keithwj:

“The Girl in the Blue Bra” 

There have been countless accounts of violence recorded during the uprisings in Egypt but the image that perhaps has captured the most attention is the most recent. The image has been widely referred to as the “girl in the blue bra.”
A veiled young woman is dragged and beaten by Egyptian military during a protest in Cairo’s Tahrir Square. Her face is covered. Her torso is bare, except for her bright-blue bra, which is a millisecond away from being kicked by a solider. - NPR Picture Show (photo-Reuters/Landov)

keithwj:

“The Girl in the Blue Bra” 

There have been countless accounts of violence recorded during the uprisings in Egypt but the image that perhaps has captured the most attention is the most recent. The image has been widely referred to as the “girl in the blue bra.”

A veiled young woman is dragged and beaten by Egyptian military during a protest in Cairo’s Tahrir Square. Her face is covered. Her torso is bare, except for her bright-blue bra, which is a millisecond away from being kicked by a solider. - NPR Picture Show (photo-Reuters/Landov)

(via picturesoftheday)

picturesoftheday:

Riot police officers blocked more than 1,000 protesters—including  small-business owners and veterans of the Soviet war in Afghanistan—as  the demonstrators rallied against austerity measures in front of  Ukrainian Parliament in Kiev

picturesoftheday:

Riot police officers blocked more than 1,000 protesters—including small-business owners and veterans of the Soviet war in Afghanistan—as the demonstrators rallied against austerity measures in front of Ukrainian Parliament in Kiev

Video that clearly shows police using flashbang grenades on protesters who gathered to assist wounded Iraq war veteran Scott Olsen. At present, he remains in critical condition, with a fractured skull and a swollen brain.

picturesoftheday:

Thousands of Korea Exchange Bank employees protested Thursday in Seoul  over the sale of a controlling stake in their bank to Hana Financial  Group. U.S. private-equity group Lone Star Funds agreed to sell its  51.02% stake in the bank to Hana.

picturesoftheday:

Thousands of Korea Exchange Bank employees protested Thursday in Seoul over the sale of a controlling stake in their bank to Hana Financial Group. U.S. private-equity group Lone Star Funds agreed to sell its 51.02% stake in the bank to Hana.

Via Gawker:

The Seattle Police Department has begun handing out tickets to motorists—includingcab drivers—who honk if they love their localOccupy Wall Street contingent. People can probably still honk if they love Jesus, though don’t quote us on that.

Apparently lots of Seattleites were honking insupport of the protesters, currently camped out at Westlake Park (in case you want to visit them after church today). One ticketed honker is cab driver Ayad Agila, who told KOMO News he was “shocked” that he had to pay either $124 or $144 just for making his car go beep-beep. Agila told KIRO he won’t pay the fine, and now he’s probably on some sort of government watch list. Meantime, protesters have been trying to help their supporters by holding signs warning them not to honk.

Car horns are annoying. It’s a well-known fact. Seriously! But how can the cops tell if drivers are honking for the protesters, or honking for purely driving-related reasons? Also, shouldn’t they ticket people who let their car alarms go off, because that’s even worse than incessant honking? I’m only suggesting these ideas in order to make a more fair and equitable society in Seattle, and also to help the SPD maximize its earning potential.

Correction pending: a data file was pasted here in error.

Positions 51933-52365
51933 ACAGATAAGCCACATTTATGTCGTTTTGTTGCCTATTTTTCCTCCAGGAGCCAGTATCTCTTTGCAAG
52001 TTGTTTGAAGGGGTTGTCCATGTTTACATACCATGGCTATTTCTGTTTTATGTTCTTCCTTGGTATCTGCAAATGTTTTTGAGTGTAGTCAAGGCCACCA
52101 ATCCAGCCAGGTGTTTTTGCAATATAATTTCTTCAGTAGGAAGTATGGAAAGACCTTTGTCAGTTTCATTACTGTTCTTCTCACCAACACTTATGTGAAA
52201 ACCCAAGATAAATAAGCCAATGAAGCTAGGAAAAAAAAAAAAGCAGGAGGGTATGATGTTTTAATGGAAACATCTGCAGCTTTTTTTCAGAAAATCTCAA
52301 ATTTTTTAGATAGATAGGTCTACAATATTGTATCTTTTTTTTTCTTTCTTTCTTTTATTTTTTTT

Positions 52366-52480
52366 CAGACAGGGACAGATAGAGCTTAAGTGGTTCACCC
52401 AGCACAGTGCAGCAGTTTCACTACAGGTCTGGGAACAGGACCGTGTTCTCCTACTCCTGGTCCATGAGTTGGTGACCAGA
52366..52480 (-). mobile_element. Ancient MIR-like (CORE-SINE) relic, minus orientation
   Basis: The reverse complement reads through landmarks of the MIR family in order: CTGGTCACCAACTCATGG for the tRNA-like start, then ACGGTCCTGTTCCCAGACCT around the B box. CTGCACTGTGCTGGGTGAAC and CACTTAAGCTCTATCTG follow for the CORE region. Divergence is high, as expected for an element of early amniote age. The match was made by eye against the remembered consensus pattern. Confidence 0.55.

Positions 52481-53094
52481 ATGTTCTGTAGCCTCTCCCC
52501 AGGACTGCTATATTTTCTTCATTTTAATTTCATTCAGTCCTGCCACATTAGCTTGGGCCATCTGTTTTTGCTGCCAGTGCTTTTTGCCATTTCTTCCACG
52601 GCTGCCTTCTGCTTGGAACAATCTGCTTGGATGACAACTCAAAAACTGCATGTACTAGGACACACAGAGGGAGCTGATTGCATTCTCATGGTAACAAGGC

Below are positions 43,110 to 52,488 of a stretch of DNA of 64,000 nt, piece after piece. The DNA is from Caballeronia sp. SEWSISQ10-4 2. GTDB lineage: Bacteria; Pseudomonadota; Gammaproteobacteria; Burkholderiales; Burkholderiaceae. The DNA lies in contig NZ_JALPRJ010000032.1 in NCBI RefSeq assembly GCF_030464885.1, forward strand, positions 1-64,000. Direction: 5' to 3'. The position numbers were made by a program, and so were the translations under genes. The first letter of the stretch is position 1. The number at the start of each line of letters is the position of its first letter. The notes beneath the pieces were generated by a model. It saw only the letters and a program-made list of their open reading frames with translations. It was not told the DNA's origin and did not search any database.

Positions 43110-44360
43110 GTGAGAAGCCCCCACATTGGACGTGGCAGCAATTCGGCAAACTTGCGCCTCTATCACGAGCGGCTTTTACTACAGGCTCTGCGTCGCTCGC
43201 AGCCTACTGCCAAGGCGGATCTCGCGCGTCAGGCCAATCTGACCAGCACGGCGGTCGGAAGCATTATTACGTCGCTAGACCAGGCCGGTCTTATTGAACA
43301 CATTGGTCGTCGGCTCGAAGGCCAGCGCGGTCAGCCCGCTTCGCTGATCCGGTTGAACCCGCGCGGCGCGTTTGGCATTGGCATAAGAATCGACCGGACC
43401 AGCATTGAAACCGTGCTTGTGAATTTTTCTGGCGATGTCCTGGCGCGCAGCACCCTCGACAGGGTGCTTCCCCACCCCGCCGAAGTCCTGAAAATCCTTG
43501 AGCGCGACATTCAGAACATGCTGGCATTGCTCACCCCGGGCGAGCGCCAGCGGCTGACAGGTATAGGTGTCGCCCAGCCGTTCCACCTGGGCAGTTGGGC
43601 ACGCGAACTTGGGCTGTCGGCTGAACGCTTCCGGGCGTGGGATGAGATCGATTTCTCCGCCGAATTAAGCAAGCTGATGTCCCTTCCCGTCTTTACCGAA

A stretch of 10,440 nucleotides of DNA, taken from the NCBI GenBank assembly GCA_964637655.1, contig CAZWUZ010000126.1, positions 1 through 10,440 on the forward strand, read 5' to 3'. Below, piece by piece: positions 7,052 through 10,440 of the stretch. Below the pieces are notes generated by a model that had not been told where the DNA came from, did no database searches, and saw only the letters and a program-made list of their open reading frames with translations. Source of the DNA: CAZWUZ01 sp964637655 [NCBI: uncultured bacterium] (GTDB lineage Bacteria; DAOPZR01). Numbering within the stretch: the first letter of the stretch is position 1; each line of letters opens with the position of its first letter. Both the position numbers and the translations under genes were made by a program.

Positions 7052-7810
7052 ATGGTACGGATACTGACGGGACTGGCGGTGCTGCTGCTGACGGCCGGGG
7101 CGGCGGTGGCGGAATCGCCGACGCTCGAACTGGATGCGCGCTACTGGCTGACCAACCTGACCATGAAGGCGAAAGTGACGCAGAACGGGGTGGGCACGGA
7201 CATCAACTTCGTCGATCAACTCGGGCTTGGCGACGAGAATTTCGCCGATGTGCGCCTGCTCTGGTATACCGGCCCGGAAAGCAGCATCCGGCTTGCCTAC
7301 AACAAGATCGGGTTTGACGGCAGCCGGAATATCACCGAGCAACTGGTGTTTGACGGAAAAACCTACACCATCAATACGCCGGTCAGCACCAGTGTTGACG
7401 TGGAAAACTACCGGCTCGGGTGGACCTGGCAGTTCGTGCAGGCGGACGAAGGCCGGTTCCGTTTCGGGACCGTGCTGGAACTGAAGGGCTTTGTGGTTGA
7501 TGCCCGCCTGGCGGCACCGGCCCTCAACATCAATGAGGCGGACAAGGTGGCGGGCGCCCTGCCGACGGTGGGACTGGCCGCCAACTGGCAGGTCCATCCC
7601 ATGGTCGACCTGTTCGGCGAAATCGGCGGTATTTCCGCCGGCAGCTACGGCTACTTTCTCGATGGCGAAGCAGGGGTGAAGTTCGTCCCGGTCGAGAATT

It’s another Battle of Seattle!

[KOMOImage via AP]

From Glenn Greenwald….

The Occupy Wall Street protest has been growing in numbers, respectability, and media attention for several weeks now.  Despite that, The New York Times‘ financial columnist who specializes in Wall Street coverage, Andrew Ross Sorkin, has neither visited the protests nor written about them — until today.  Ina column invoking the now-familiar journalistic tone of a zoologist examining a bizarre new species of animal discovered in the wild, Sorkin explains what prompted him to finally pay attention (via Michael Whitney):

I had gone down to Zuccotti Park to see the activist movement firsthandafter getting a call from the chief executive of a major bank last week, before nearly 700 people were arrested over the weekend during a demonstration on the Brooklyn Bridge.

“Is this Occupy Wall Street thing a big deal?” the C.E.O. asked me. I didn’t have an answer. “We’re trying to figure out how much we should be worried about all of this,” he continued, clearly concerned. “Is this going to turn into a personal safety problem?

How interesting that when a CEO “of a major bank” wants to know how threatening these protests are, he doesn’t seek out corporate advisers or dispatch the bank’s investigators, but instead gets the NYT‘s notoriously banker-friendly Wall Street reporter on the phone and assigns him to report back.  How equally interesting that if this NYT financial columnist can’t address the concerns and questions of a CEO “of a major bank,” he hops to it to find out what was demanded of him.  Sorkin did what he was told…

Read the rest here.

Also who does the branding on this? “Free Speech Zones”? I can think of nothing more Orwellian. 

ninety9:

The first protest I sorta participated in (in NY) was the AIDS rally in ‘92, during the Democratic convention. Peter probably remembers (noted only because some perspective about his point on Obama/Clinton divergence and corporate pandering) - it was the first large ‘legitimate’…

(Source: usernameninetynine)

neiture:

Right now, hundreds of people are peacefully occupying wallstreet in order to take the power back to the people. 

neiture:

Right now, hundreds of people are peacefully occupying wallstreet in order to take the power back to the people. 

(Source: rorschachx)